Why do so many designers view copy simply as one element in their design rather than the focal point of the communication?
I suspect it is simply a matter of priorities to the average designer. He or she is employed to organise everything and lay it all out so that a brochure, website, poster or advertisement (or whatever other item is being created) is striking and inviting. Their priority is to create a cohesive whole, and if you work with a good designer, they will hopefully recognise that in most cases the design is a means to an end, and it is the words that carry the message to the reader. But this is not always the case, and I have worked with countless designers over the years who have viewed copy in much the same way as they view illustrations, photographs or tables – they need to fit in, be attractive and not spoil the overall aesthetic balance of a piece. But they can be cropped and sliced up, with blocks of copy being distributed about the piece at random.
To a writer, it is frustrating to have one’s copy cut up and littered around in the name of making an ‘attractive’ layout. If one’s eye is not led on a comfortable journey from start to finish, reading anything can be a bit of a struggle, so it is vital that a designer treats the copy in a way that invites a reader to travel along that journey. Similarly, it is just as frustrating to be asked to change the way a sentence has been written, just because a single-word ‘widow’ is being caused on a screen, and the designer wants a more convenient line length. It would be like a designer being asked to delete the righthand third of an image because it contained yellow, and the copywriter on the project hated anything yellow in colour. It doesn’t make for a really compelling reason.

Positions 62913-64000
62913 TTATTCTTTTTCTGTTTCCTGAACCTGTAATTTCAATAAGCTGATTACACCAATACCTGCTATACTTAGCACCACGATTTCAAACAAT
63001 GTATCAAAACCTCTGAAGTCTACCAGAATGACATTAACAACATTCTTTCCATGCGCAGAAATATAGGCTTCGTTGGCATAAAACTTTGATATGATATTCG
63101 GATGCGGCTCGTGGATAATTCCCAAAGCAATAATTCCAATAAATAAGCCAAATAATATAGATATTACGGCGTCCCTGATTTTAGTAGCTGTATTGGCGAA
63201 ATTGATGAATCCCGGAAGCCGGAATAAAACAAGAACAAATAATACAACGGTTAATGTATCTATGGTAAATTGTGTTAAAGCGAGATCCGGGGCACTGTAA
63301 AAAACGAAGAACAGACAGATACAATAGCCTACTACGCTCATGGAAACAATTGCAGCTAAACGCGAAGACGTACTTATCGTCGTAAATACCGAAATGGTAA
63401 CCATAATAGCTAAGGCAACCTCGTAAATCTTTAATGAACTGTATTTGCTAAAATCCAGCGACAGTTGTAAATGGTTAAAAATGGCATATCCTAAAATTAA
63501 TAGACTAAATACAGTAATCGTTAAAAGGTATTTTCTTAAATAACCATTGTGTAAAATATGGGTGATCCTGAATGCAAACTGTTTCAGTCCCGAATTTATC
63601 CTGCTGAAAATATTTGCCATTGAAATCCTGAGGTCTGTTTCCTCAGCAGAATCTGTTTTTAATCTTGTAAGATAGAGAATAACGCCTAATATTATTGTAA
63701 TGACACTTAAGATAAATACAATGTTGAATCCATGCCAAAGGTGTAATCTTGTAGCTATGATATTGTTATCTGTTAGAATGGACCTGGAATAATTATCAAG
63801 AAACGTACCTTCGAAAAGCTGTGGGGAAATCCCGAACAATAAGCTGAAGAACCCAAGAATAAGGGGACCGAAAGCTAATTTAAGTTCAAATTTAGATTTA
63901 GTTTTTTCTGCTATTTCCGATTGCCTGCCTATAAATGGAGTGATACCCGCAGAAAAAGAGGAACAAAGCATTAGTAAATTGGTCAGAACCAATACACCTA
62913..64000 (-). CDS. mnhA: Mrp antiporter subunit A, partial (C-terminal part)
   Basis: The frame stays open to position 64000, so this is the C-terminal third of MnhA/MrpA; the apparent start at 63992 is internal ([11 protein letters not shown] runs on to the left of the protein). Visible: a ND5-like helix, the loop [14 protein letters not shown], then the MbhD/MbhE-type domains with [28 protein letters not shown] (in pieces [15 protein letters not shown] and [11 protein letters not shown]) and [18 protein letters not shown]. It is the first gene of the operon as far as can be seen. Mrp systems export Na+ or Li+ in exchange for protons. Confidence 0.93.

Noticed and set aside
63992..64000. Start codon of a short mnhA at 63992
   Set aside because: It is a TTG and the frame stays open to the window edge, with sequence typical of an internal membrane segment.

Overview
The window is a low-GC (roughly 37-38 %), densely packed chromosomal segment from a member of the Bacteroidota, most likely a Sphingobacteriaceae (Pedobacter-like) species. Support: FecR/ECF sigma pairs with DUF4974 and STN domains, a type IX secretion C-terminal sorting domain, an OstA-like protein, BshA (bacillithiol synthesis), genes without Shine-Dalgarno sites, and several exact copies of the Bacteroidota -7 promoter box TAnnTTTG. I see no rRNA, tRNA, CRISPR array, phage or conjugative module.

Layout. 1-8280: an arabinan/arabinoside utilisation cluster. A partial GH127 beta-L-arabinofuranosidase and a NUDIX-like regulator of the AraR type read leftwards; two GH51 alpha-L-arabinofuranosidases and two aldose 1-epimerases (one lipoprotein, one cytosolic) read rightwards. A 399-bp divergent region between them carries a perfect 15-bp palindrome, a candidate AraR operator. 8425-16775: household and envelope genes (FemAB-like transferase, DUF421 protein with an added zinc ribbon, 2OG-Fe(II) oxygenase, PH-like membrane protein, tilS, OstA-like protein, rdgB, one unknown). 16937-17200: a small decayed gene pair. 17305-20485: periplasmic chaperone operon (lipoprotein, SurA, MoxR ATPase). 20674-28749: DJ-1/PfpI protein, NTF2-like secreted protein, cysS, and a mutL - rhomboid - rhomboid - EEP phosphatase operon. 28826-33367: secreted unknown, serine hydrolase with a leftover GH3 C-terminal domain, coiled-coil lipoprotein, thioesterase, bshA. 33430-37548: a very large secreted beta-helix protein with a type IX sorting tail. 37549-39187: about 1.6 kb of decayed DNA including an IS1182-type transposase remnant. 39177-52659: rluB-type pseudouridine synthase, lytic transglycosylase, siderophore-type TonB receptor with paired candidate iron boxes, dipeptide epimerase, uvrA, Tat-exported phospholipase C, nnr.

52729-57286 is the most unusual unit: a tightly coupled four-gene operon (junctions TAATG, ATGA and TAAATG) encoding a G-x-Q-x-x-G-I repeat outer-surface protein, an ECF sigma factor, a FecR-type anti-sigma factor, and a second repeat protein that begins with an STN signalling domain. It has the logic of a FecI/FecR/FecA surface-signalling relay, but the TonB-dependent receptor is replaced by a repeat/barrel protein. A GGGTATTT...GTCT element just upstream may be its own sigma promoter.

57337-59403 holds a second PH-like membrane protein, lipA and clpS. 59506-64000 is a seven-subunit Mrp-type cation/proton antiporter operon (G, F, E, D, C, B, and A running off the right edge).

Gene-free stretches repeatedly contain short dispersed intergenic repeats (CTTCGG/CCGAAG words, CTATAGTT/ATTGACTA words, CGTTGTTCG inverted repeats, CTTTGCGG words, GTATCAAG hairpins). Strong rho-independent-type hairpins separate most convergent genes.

Clearly, there are a lot of particularly good examples of design where words are not important and where a message is conveyed purely by an image. Icons are the most obvious example. But in most commercial situations where a message is being communicated – perhaps on a product’s packaging, a pension scheme’s literature or a telecoms provider’s website – the information is contained in the words, and it is the job of the designer to ensure that a reader quickly and easily takes on board the informaton being conveyed.
The bottom line is that a good designer understands words and recognises the importance of guiding a reader on a journey. A poor designer is one who thinks design is all about layout and impact, or aesthetics. I am pleased to say that nowadays I work with some particularly bright designers who treat copy with the respect I feel it deserves.